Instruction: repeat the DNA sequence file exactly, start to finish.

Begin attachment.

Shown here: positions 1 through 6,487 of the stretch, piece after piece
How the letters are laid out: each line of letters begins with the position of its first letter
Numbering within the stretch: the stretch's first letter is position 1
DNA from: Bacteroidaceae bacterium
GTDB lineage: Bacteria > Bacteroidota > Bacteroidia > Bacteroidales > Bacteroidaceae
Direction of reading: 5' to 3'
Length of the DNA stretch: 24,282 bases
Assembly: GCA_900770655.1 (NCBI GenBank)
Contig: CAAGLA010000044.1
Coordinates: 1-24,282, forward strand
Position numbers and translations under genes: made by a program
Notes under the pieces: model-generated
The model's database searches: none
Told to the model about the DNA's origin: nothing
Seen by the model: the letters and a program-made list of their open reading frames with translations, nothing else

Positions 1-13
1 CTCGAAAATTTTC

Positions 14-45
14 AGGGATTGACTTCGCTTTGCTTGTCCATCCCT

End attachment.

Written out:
Shown here: positions 1 through 6,487 of the stretch, piece after piece
How the letters are laid out: each line of letters begins with the position of its first letter
Numbering within the stretch: the stretch's first letter is position 1
DNA from: Bacteroidaceae bacterium
GTDB lineage: Bacteria > Bacteroidota > Bacteroidia > Bacteroidales > Bacteroidaceae
Direction of reading: 5' to 3'
Length of the DNA stretch: 24,282 bases
Assembly: GCA_900770655.1 (NCBI GenBank)
Contig: CAAGLA010000044.1
Coordinates: 1-24,282, forward strand
Position numbers and translations under genes: made by a program
Notes under the pieces: model-generated
The model's database searches: none
Told to the model about the DNA's origin: nothing
Seen by the model: the letters and a program-made list of their open reading frames with translations, nothing else

Positions 1-13
1 CTCGAAAATTTTC

Positions 14-45
14 AGGGATTGACTTCGCTTTGCTTGTCCATCCCT